The kids threw their arms around my father and thanked him and begged him to stay. And my father just held them tightly and wished them a merry Christmas.

And when we left that place, my father pulled the truck over and wept like a child in the front seat. I asked why he was so upset. He wiped his face and said this was near the house where he had grown up.

Whereupon, he held me closely and told me that we had a lot to be grateful for. He told me he loved me. And he asked me to make him a promise.

“What kind of promise?” I said.

“Promise me that you won’t ever forget about people in this world who are hard up.”

I pray every year that I can make good on that promise.

57 comments

  1. Steve Winfield (lifer) - December 5, 2022 8:21 am

    My dad drove a gas truck for Standard Oil / Chevron for 39 years so we had it pretty good. We lived 2 doors away from his parents. They had 2 1/2 acres & leased 12 more. They raised & sold hogs, chickens & eggs. Grew everything they ate. Bought & sold furniture from thrift stores.
    But they always helped those in need. Paw Paw kept a pile of old bicycle parts. He could build a bike in an hour. Saw him build many for kids that didn’t have one. No one around went hungry, without clothing, beds or furniture.
    It’s just what they done.
    I’ll love those two to no end. Just the greatest nicest people that ever lived.
    Maw Maw & Paw Paw Winfield.

    Reply
    • Debbie - December 5, 2022 1:43 pm

      Such extradinarily beautiful souls❤️

      Reply
    • Susie - December 5, 2022 2:47 pm

      Simply lovely people, Steve! How lucky you were to have such wonderful parents!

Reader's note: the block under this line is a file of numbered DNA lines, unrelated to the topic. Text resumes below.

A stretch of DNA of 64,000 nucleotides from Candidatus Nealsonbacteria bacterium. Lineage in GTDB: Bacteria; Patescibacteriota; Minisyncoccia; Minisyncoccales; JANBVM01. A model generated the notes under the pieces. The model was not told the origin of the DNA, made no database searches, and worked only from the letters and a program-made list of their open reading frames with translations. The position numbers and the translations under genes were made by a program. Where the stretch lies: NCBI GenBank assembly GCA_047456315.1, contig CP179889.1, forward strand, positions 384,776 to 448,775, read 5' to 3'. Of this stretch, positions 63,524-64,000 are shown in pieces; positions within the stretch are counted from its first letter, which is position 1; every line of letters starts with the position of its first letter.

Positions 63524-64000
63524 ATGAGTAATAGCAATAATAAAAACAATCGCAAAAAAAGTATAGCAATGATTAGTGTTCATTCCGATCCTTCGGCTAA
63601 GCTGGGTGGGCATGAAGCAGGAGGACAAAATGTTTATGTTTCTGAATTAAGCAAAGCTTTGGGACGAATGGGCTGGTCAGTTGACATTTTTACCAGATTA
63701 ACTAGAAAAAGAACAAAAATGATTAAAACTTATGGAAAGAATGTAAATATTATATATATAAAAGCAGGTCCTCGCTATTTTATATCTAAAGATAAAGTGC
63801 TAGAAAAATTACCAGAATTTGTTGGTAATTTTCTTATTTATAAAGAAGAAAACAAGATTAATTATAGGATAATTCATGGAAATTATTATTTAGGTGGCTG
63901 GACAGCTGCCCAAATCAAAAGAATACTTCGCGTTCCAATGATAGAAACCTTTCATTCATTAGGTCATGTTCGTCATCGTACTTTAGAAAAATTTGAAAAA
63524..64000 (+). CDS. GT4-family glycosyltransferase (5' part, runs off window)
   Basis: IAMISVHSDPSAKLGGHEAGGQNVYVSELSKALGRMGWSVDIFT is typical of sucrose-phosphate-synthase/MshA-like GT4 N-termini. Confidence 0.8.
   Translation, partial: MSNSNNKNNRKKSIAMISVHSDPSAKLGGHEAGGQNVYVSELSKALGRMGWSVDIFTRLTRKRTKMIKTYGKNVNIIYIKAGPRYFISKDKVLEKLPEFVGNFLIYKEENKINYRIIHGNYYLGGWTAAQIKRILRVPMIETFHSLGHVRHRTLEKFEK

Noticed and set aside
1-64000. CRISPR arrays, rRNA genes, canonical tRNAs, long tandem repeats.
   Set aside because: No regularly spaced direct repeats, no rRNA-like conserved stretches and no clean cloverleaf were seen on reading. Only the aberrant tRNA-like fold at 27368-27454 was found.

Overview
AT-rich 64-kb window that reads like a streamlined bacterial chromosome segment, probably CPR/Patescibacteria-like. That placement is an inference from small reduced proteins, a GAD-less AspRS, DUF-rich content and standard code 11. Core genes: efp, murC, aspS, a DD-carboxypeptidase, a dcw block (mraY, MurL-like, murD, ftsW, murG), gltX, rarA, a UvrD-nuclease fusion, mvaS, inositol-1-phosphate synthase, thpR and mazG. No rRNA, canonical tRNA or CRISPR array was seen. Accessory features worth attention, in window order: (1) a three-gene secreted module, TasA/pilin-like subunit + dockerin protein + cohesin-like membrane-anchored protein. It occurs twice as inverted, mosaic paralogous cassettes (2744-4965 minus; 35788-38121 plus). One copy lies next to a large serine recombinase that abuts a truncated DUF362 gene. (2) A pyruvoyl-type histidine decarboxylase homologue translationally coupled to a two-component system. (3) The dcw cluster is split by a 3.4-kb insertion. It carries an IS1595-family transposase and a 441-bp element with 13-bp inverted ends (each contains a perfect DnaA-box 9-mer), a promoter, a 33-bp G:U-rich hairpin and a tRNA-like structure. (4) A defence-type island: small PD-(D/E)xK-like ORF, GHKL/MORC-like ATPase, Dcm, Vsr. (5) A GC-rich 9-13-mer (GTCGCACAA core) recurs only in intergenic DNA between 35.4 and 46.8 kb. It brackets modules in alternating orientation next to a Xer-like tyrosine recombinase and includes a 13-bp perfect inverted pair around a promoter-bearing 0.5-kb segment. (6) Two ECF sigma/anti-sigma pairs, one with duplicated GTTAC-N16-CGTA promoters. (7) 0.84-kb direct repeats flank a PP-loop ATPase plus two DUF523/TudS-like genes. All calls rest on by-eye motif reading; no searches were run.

Reply
  2. Kara - December 5, 2022 10:05 am

    Tears! This really touched my heart. Your father seemed to be a compassionate man.

    Reply
  3. Gwen - December 5, 2022 12:16 pm

    Your Dad was so good!!! ❤️❤️❤️

    Reply
  4. Alan Martin - December 5, 2022 12:20 pm

    Goodness, thank you…very much.

    Reply
  5. mccutchen52 - December 5, 2022 12:34 pm

    No eyedrops again this morning…

    Reply
  6. Jen - December 5, 2022 12:35 pm

    Lost my dad last year, and this made me cry. Still so very much to be grateful for.

    Reply
  7. Trent - December 5, 2022 12:43 pm

    Got chills on that one! Hope the deer don’t hear me blow my nose…

    Reply
  8. sunsetpar - December 5, 2022 12:52 pm

    Thanks Sean.

    Reply
  9. Chasity Davis Ritter - December 5, 2022 1:06 pm

    Thanks for the beautiful poignant reminder of what this month and everyday should really be about. Oh yeah you know you got the water works going as always. Love you Sean and the heart you got from BOTH of your parents.

    Reply
  10. Trudy - December 5, 2022 1:30 pm

    You got your good looks and your compassionate heart from your Daddy. He was a good man, Sean. He left a legacy. I can tell you are so much like him.

    Reply
  11. Debbie - December 5, 2022 1:40 pm

    😢🙏❤️

    Reply
  12. Robyn - December 5, 2022 1:42 pm

    You are the living legacy and you share it with us everyday. And we are so lucky and grateful you do. You are a blessing!

    Reply